Erich Ebbinghaus 1907 - 1971

Erich Ebbinghaus, born in 1907 and the youngest son, joined his father’s paint shop already in the founding year on completion of his apprenticeship as a steel hardener. In 1933, he briefly joined the Herbig Haarhaus Paint Factory in Cologne as a paint technician and paint demonstrator thanks to his experience in paint technology he accumulated over the years. On request of his by then 72-year-old father, he came back to Solingen-Ohligs in 1934 to take over the running of the company. Now, the actual expansion and rise of the company began. Especially since Erich Ebbinghaus had a management personality that made him work tirelessly and with great skill to bring about the development of new production methods, improve the quality of surface protection and expand the capacity of the company. In addition to single colour painting of the pocket knife handle covers made from sheet metal, he soon supplied multi-coloured paint jobs on the knife handle covers to a part of the Solingen based industry. One design was almost undistinguishable from mahogany or other natural woods and could in parts be even printed with advertisement slogans or landscapes using special machines. In the mid-1930ies, the point was finally reached where paint jobs came from neighbouring cities such as Cologne, Dusseldorf and Wuppertal, whilst these were mainly for household appliances, which got the surface protection mostly for aesthetic reasons. During this time, Ebbinghaus also received the first orders for the automotive sector: substantial amounts of tin ashtrays for cars were painted and baked in natural wood colours. Always looking for something new, on the 30th May 1935, Erich Ebbinghaus was granted the German Reich Patent under the number 659176 with the name: “Process to manufacture paint coating with iridescent and mother of pearl effect on metal objects.” As the patent shows, this was mainly intended for paint coatings for metal objects such as pocket knives and straight razor covers, cutlery, lighters, powder compacts, children’s toys etc. Another year later, the all coal heated furnaces were converted to gas and another manufacturing branch was started with drum coating of mass-produced articles.

This process should provide temporary rust prevention to a treated workpiece if continuously oiled or give better adhesion to a subsequently painted item and at the same time limit corrosion underneath the paint application at a mechanically damaged location as well as prevent lifting of the adjoining paint layer. In addition to painting items for the toy industry, sheet metal fittings for suitcase manufacturers in a wide range of colours as well as hair clips for ladies, a large quantity of Bakelite signs were covered in varnish and the lettering on them subsequently highlighted in a white or black colour. Large quantities of wooden wedge heels for ladies’ shoes were manufactured which had cork or leather imitation on the visible exterior applied with a special painting process. As a sample for plastic products, an entry was made in the German Design Registry at Solingen’s Local Court in 1948. In the truest sense, 1950 became the fateful year for the company which was still suffering the effects of the war. The company was faced for the first time with a major task by accepting the paint job in the middle of 1950 for a most sensibly constructed collapsible transport container which was to be used by Deutsche Bundesbahn to transport goods by rail. The current facilities were not sufficient to carry out this large job and thus it became necessary to rent branch premises which were then found in Solingen-Weyer. From that moment on, an upward trend slowly became apparent which still manifests itself today.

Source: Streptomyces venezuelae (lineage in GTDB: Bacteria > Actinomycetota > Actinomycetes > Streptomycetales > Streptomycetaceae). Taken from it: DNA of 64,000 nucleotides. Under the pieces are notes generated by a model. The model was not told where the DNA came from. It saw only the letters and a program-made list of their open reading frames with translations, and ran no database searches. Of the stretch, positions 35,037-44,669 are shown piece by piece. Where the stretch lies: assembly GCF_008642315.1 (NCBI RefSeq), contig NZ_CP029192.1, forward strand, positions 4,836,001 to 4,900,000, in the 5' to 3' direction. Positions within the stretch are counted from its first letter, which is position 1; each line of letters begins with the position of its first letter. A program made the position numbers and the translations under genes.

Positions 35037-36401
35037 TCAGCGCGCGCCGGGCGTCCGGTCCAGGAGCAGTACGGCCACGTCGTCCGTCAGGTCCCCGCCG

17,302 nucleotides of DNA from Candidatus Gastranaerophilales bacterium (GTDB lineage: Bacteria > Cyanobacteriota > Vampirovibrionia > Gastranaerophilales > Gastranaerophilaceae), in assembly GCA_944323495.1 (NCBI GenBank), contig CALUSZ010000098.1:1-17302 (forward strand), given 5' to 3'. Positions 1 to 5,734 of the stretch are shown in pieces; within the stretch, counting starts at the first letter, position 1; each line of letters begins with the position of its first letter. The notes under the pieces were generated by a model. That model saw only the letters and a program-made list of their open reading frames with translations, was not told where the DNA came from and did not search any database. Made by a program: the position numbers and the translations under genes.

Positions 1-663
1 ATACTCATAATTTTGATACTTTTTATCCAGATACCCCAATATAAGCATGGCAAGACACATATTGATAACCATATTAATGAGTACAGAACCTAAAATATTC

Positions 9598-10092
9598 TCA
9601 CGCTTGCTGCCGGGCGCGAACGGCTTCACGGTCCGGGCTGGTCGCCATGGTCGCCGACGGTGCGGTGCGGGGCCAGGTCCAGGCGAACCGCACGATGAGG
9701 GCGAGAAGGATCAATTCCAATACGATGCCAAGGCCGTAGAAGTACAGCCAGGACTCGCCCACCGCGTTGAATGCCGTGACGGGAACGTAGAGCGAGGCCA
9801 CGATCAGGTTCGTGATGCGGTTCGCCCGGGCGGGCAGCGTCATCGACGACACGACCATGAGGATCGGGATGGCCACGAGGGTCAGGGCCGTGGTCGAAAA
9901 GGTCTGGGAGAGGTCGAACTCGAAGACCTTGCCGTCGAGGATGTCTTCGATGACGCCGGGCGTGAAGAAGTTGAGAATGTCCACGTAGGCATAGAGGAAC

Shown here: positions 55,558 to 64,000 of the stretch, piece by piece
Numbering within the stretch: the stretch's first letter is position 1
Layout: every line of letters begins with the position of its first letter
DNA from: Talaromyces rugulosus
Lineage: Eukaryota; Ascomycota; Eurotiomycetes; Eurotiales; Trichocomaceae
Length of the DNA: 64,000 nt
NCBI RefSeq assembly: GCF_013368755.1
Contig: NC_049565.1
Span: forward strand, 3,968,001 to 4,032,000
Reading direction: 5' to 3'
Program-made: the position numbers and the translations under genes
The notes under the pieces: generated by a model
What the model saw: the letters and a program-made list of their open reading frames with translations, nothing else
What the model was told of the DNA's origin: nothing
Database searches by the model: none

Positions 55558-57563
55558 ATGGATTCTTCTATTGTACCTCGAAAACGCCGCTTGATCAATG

In 1951 – the year the founder Ernst Ebbinghaus passed away – it was finally possible to acquire a large vacant lot in Solingen-Ohligs on the Dunkelnberger Straße. The construction of the first part of today’s operation was commenced already in the year after. In the same year, Ernst Ebbinghaus, son of Erich Ebbinghaus, joined the company. In 1953, after completion of the newly built workshop that had a cellar for offices and hygiene purposes, the painting of shell plates was begun for the first fully automatic washing machines released in Germany that year. This production had a considerable influence on the further operational design right up to the end of the 1960ies and remained during later operational expansions always a dominant factor due to the scale. In the years after the war and the period of full order books, an expansion to the first operational unit was finished in 1954 which allowed the centralisation of production facilities previously working at three different locations. In the same year, the company was registered as a limited partnership in the commercial register at Solingen’s local court. On the back lot, a new building was constructed and alongside the premises a covered ramp was built. The in-house fleet was expanded which allowed to keep warehousing as small as possible. The office building was built in 1957. The last phase of construction was finished in 1961.